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Farragut High School Changes with the times


From chalkboards to white boards to Smart Boards, Farragut High School has undergone many changes over the last 20 years; but the main objective — providing a quality education — has remained the same.

Wanda Lacy and Brenda McGrath, members of the FHS Math Department for more than 20 years, sat down with farragutpress to reminisce about times gone by.

“Twenty years ago we had a chalk board and an overhead projector,” Lacy said. “And now, we have Smart Boars, graphing calculators and all kinds of things we didn’t have then.”

“Forget Smart Board, we didn’t even have white boards,” McGrath added.


Now with at least one computer in each classroom, e-books in the library, the capability to host Web Classes for other Knox County Schools and a new, state of the art science lab, Farragut High School is on the cutting edge of technology.

Although the majority of the 1988 faculty has retired or moved on, there are still a few faculty members who remain.

Besides McGrath and Lacy, there are John Ayala, Carol Bray, Marilyn Carico, Lynn Cole, Sue Howard, Leslie Howe, Benny Lyle, David Moore, Susan Owen, Alice Thornton, Sandy Willis and Eddie Courtney. Doris Gordon has moved from the Business Department to curriculum principal and Ruth Lane has left the Math Department to become a guidance counselor. Bill Parker and Sharon Fishbauch have gone on to positions downtown with the Knox County Board of Education.

McGrath said she believes teachers now are held to a higher standard of accountability than they were 20 years ago.

“We are in the age of accountability, and that is not a bad thing, but there is much more paperwork that we must do now than we did then,” McGrath said.

“We also have more kids going into [Advanced Placement] classes than before. We offer more now and you do not have to mainstream them into certain classes. If they are interested in math, they can take that, or if they are interested in English, they can take that. I think there are many more A-P classes than there were in 1988,” she added.

“And there is more preparation for higher level college classes now. We learned, as we went along, that it was important for our kids to have higher A-C-T scores and we learned how to prepare them for that.

One very visible change over the last 20 years is parking. In 1988 there were approximately 350 student parking spaces. The problem was temporarily solved by opening a commercial gravel lot in the area where the paved junior parking lot now exists. Students wishing to park in the lot had to pay $1.50 per day to park and seniors had to buy a $20 parking pass to park in the senior lot in order to offset the cost of the security guard to man the gravel lot.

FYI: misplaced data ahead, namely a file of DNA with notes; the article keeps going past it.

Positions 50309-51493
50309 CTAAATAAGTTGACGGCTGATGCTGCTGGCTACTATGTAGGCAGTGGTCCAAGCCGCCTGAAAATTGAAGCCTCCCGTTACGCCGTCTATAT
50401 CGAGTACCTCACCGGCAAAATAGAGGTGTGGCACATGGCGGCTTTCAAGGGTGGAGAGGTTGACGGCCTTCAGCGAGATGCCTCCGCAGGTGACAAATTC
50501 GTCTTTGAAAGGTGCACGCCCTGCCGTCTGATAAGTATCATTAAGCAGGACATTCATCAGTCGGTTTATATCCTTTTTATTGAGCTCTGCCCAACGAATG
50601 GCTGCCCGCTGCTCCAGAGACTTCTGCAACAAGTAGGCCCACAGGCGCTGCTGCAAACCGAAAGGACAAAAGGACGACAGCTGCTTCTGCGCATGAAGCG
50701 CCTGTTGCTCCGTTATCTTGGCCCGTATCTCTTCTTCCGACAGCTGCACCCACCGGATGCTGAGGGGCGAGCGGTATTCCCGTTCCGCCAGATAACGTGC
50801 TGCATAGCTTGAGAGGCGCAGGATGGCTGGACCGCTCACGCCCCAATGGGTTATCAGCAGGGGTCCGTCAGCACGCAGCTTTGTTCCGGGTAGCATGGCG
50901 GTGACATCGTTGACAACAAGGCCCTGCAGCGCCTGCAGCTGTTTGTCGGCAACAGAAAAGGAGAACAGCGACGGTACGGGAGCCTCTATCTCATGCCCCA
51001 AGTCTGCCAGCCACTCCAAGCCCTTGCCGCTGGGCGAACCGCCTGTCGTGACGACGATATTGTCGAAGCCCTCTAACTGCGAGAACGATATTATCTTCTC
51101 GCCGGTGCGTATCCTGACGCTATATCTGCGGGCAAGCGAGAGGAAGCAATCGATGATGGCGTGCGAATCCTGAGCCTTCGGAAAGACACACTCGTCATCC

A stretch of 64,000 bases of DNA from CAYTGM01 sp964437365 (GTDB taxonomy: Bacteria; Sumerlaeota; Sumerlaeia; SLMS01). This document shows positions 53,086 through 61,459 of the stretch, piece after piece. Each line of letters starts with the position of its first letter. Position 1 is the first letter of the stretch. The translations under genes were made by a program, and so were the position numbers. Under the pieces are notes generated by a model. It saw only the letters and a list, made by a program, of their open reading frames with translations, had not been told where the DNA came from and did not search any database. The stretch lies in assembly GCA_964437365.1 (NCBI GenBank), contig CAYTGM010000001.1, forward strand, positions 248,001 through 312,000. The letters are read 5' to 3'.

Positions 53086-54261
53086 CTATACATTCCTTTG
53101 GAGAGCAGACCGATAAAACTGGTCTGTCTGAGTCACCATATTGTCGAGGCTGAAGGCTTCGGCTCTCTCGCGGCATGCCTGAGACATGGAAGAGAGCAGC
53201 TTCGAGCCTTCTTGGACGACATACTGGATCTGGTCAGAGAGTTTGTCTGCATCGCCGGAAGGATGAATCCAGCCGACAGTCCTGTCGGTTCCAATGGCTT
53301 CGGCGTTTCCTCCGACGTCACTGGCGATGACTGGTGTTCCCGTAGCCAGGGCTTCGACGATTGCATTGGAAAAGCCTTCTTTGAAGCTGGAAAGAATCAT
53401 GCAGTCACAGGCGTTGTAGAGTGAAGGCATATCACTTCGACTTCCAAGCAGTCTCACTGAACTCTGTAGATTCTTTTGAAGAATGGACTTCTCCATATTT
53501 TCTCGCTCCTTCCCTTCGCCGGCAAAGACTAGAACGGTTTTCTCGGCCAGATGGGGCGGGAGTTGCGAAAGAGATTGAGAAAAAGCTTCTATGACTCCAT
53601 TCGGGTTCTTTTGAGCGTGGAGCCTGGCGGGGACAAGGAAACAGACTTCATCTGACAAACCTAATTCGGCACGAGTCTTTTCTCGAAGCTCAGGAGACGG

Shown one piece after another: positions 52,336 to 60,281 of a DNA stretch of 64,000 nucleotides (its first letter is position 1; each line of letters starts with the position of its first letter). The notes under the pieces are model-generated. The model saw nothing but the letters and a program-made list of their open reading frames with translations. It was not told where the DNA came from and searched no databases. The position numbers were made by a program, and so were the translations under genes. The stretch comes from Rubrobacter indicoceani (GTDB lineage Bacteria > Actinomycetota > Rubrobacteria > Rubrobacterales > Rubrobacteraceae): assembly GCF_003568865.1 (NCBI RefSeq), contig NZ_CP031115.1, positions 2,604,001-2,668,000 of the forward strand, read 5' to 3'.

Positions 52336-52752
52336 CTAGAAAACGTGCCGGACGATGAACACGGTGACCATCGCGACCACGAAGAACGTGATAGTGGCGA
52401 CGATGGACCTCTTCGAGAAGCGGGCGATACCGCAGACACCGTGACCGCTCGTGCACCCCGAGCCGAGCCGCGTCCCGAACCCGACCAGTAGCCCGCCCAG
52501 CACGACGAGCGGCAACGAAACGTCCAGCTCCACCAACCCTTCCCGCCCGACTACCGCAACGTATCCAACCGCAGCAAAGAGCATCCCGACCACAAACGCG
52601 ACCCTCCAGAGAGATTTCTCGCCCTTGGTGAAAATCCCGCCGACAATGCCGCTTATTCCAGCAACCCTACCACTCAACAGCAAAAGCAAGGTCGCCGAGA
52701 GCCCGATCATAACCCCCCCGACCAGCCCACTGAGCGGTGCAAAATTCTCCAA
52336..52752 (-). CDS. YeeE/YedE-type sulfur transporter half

Now juniors and seniors buy a yearly $35 parking pass and underclassmen with a driver’s license park in the Kroger parking lot.

1988 saw some landmarks for the sports teams as well.

The 1987-88 Admirals football team trounced the Rival Bearden Bulldogs 75-7. It was said that at one point during the game Farragut fans, out of sympathy for Bulldog fans, began cheering for Bearden. The Lady Ads Varsity Basketball team claimed the title of Co-Champions of District 4-AAA and the boys varsity baseball team defeated Maryville in both district and regional championship games and made it to state.

Brenda McGrath coached the Admirals swim team to its only state championship in the team’s history, while her daughter, Jenny McGrath, and teammate Donny Dicer, qualified for the National Junior Olympic Swim Meet.

Since 1988 FHS has added academies to its curriculum in math, science, foreign language and art and plans to add a Renaissance Academy this year for those with multifaceted interest.

The Law Team has recently been replaced by a criminal justice course taught by former New York Policeman Guy DeMarco.

It has been an interesting ride for the last 20 years but there is no doubt Farragut High School will continue to grow and stay one step ahead of the game in our ever-changing world.

 

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